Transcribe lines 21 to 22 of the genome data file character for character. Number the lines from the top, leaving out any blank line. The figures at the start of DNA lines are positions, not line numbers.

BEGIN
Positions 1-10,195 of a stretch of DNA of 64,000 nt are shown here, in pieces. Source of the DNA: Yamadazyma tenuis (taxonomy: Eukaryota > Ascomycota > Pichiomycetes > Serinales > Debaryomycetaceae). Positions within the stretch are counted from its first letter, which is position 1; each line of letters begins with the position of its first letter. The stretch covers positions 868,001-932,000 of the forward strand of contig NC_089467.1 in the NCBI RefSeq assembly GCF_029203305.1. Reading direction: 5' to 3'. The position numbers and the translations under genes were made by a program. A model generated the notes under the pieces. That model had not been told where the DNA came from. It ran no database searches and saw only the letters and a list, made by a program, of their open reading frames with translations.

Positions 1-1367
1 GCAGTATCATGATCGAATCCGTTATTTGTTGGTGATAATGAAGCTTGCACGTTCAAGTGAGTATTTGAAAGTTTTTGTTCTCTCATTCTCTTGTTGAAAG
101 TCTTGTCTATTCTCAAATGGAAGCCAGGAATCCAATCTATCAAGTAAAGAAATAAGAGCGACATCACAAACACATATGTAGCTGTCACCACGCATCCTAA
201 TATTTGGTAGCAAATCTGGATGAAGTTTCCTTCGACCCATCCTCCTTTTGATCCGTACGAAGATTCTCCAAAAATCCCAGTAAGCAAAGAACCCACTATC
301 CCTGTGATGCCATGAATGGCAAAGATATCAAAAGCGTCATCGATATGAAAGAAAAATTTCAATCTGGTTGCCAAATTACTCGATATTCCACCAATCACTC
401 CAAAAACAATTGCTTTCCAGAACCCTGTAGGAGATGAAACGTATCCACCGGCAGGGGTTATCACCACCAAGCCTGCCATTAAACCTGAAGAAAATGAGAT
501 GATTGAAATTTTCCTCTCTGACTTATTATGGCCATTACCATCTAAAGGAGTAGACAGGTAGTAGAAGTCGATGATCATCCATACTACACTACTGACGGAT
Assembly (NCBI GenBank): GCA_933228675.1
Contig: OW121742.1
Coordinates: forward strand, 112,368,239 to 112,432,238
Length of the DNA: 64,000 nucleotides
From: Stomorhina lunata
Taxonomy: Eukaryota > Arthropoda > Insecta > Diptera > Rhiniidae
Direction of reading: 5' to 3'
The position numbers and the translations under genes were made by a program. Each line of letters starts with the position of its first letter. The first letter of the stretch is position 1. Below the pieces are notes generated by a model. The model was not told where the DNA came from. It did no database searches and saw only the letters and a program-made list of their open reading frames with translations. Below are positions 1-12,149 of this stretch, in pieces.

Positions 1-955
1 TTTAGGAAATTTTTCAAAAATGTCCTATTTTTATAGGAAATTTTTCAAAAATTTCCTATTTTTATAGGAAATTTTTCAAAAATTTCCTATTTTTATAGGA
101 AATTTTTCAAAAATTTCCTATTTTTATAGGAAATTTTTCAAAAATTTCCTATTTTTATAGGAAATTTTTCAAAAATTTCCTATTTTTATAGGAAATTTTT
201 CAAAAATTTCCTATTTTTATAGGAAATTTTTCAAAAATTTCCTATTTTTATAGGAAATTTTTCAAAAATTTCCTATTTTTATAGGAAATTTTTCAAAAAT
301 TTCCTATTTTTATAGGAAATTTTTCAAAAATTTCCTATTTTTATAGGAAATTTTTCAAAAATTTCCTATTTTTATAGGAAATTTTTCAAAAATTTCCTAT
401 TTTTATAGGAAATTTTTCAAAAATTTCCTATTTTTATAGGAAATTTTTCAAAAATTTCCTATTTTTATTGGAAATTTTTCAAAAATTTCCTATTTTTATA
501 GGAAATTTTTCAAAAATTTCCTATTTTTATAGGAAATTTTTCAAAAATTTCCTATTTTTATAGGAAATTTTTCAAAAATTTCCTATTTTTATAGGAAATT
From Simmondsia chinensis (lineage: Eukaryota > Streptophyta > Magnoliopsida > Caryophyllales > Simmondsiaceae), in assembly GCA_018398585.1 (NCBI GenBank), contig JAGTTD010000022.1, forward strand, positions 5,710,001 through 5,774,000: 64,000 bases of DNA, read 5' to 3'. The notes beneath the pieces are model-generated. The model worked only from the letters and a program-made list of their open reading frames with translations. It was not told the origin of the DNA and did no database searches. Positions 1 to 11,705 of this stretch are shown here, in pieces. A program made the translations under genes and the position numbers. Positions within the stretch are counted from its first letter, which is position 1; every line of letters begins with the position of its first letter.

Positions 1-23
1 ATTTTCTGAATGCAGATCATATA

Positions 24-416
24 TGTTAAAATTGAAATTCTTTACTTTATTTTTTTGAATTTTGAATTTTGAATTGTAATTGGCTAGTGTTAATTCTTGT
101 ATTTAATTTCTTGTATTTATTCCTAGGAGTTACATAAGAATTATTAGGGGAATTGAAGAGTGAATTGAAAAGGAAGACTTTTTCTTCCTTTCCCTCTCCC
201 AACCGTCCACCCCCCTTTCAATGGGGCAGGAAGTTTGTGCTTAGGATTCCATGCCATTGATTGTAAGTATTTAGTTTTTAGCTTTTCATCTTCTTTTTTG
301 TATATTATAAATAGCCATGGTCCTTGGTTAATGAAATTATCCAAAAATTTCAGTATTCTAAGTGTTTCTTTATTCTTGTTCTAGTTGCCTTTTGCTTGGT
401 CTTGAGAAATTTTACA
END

301 TTCCTATTTTTATAGGAAATTTTTCAAAAATTTCCTATTTTTATAGGAAATTTTTCAAAAATTTCCTATTTTTATAGGAAATTTTTCAAAAATTTCCTAT
401 TTTTATAGGAAATTTTTCAAAAATTTCCTATTTTTATAGGAAATTTTTCAAAAATTTCCTATTTTTATTGGAAATTTTTCAAAAATTTCCTATTTTTATA